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Fill Columbia capacity in bleachers, not on bench
With limited budgets, Ivy football teams should focus less on overloading rosters and more on getting their players an audience.
We’ve all had boring summer internships. You know, for the company that hires six kids to work round the clock to complete the insurmountable weekly task total of faxing a few reports and brewing the coffee every morning. Thank god there are five other interns to handle the immense workload. Who knows how swamped you’d be if Sarah didn’t take eight minutes out of her day playing Sporcle to run down to the parking lot and make sure Mr. Fulstein didn’t leave the doors unlocked on his Acura?
Sadly, you’re generating about the same kind of impact for your internship company as many players are for their Ivy League football teams.
Columbia has 30, Penn has 35, Harvard has 33, Yale has 32, Brown has 35, Dartmouth has 31, Princeton has 31, and Cornell has 26. No, this isn’t the number of Nobel Prize winners or U.S. Congressmen each university can stake a claim to. Instead, these are the tallies for each school’s number of incoming freshman football recruits this season, for an average of 31.6 among the Ancient Eight. Compare that to the top eight schools in the USA Today preseason poll—Oklahoma, Alabama, Oregon, LSU, Florida State, Stanford, Boise State, and Oklahoma State have average 2011 recruiting classes of just 26.1 freshmen.
So the schools that generate millions of dollars less in revenue and have what can be described as, at best, mediocre fan interest hire 21 percent more players each year? It’s like if HamDel decided to hire more employees than Exxon Mobil.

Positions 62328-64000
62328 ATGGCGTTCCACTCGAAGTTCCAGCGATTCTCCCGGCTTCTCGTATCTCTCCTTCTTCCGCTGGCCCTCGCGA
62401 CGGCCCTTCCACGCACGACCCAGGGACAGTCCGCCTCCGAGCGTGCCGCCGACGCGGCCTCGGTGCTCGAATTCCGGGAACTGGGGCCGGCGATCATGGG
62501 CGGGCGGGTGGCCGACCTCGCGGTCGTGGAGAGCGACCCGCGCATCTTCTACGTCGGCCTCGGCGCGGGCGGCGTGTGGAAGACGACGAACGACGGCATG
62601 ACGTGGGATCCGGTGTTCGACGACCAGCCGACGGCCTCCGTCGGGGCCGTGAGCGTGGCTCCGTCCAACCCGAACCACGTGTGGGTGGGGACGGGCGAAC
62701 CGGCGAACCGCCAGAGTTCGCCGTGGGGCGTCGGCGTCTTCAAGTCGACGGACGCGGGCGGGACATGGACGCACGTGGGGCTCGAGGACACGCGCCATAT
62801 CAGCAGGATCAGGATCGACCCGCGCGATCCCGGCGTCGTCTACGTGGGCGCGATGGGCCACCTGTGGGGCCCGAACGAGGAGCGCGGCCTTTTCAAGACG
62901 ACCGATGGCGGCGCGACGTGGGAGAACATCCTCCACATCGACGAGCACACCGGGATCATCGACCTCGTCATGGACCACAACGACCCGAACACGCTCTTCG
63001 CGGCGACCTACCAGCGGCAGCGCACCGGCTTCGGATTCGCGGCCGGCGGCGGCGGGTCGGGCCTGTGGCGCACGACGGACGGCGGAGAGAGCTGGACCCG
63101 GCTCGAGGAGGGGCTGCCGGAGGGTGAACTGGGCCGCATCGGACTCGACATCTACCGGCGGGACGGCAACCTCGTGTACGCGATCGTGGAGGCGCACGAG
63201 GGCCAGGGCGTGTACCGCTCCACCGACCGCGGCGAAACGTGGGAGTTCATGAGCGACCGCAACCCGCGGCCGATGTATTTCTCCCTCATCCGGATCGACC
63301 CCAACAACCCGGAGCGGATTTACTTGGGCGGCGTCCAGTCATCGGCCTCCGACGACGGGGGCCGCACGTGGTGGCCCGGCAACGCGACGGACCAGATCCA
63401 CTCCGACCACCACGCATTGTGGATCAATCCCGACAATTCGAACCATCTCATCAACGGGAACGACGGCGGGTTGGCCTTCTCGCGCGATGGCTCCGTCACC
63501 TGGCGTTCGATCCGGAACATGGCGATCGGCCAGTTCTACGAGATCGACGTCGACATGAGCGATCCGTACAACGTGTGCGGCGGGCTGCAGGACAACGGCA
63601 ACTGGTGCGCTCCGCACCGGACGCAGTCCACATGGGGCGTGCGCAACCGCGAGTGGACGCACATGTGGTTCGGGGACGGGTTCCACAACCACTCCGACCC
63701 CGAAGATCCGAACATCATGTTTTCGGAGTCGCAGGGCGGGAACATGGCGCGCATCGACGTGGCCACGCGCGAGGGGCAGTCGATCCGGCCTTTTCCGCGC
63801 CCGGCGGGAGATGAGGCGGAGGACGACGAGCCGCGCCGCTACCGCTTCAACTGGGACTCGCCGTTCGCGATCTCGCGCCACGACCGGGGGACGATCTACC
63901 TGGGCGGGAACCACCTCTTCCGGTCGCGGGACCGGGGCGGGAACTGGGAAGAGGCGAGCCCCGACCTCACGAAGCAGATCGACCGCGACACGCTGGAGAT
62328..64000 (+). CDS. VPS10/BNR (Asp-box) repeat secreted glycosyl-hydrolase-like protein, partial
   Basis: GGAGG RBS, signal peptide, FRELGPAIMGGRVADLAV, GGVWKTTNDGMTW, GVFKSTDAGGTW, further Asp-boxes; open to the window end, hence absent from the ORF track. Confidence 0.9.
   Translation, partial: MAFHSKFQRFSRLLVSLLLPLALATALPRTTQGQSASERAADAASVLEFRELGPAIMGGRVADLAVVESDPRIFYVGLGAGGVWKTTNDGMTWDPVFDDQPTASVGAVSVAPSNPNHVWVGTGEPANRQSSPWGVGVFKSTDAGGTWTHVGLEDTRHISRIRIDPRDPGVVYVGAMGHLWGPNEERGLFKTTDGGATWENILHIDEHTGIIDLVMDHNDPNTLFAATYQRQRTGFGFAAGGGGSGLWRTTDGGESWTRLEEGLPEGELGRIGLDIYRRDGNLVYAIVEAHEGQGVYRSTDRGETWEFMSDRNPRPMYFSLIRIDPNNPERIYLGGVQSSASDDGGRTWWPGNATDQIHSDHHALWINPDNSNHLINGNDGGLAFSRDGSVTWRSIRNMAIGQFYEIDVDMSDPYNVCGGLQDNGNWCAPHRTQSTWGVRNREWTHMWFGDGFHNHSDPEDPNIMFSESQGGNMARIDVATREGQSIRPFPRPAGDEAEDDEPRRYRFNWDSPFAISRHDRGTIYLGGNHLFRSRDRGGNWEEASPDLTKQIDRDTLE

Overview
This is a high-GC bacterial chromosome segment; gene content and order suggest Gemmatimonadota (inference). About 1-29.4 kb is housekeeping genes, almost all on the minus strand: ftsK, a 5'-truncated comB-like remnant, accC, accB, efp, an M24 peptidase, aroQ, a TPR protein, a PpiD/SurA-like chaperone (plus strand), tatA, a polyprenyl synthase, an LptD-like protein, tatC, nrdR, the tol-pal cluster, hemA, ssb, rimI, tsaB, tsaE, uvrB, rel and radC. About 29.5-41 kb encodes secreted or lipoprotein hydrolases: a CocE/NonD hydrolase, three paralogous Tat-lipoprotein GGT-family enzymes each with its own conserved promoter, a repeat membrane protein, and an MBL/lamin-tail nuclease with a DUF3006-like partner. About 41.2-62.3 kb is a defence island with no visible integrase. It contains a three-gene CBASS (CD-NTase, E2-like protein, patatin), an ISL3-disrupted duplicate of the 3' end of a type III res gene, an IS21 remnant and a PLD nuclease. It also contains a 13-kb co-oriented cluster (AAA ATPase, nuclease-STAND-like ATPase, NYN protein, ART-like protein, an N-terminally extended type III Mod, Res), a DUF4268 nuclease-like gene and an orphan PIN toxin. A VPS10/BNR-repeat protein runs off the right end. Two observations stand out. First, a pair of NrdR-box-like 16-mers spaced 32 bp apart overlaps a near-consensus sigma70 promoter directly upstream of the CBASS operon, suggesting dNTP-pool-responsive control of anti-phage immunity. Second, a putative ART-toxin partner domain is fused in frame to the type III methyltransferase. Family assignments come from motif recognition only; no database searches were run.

Yes, you can make the case that bigger programs have many players who redshirt, effectively giving each player five years to be on the roster and therefore lessening the need to bring in new blood. But that’s besides the fact. Mega BCS schools can more than afford to pay for additional uniforms, trainers, assistant coaches, and travel expenses that come with their small army of players. They’ve got the steady cash inflow from booster donations, ticket sales, TV rights, and merchandising, along with the near-ubiquitous fanhood among students and alumni. (And if you’re Miami, you really have the money thing taken care of.) They can use $100 bills for toilet paper and ankle tape, and it won’t have any detrimental effects on their program.
Yes, Ivy schools certainly have the cash too. Just ask any of the donors to our new $50 million athletics facility, coming soon to a Baker Field near you! (If over 100 blocks away can be called “near.”) The difference is that Columbia and the rest of its league’s football squads garner nowhere near the attention and stature that the BCS schools have. Instead, they’re wasting their capital on useless additional players rather than advertising their games to students, recruiting better talent, securing a TV deal, or any number of things that would make their programs more relevant.